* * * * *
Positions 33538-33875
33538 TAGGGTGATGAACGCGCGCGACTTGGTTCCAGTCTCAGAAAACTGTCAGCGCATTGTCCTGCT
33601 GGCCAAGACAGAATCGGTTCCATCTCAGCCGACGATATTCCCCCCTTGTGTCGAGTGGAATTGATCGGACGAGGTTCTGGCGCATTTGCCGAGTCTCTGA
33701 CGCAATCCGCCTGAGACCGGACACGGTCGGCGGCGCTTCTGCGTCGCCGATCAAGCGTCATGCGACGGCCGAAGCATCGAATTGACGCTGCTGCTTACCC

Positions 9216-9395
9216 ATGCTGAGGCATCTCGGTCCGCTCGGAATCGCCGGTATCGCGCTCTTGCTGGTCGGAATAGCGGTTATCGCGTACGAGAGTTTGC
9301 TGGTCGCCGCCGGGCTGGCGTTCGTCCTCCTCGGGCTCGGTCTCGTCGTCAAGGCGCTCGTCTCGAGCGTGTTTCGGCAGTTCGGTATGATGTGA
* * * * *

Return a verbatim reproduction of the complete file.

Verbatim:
Positions 33538-33875
33538 TAGGGTGATGAACGCGCGCGACTTGGTTCCAGTCTCAGAAAACTGTCAGCGCATTGTCCTGCT
33601 GGCCAAGACAGAATCGGTTCCATCTCAGCCGACGATATTCCCCCCTTGTGTCGAGTGGAATTGATCGGACGAGGTTCTGGCGCATTTGCCGAGTCTCTGA
33701 CGCAATCCGCCTGAGACCGGACACGGTCGGCGGCGCTTCTGCGTCGCCGATCAAGCGTCATGCGACGGCCGAAGCATCGAATTGACGCTGCTGCTTACCC

Positions 9216-9395
9216 ATGCTGAGGCATCTCGGTCCGCTCGGAATCGCCGGTATCGCGCTCTTGCTGGTCGGAATAGCGGTTATCGCGTACGAGAGTTTGC
9301 TGGTCGCCGCCGGGCTGGCGTTCGTCCTCCTCGGGCTCGGTCTCGTCGTCAAGGCGCTCGTCTCGAGCGTGTTTCGGCAGTTCGGTATGATGTGA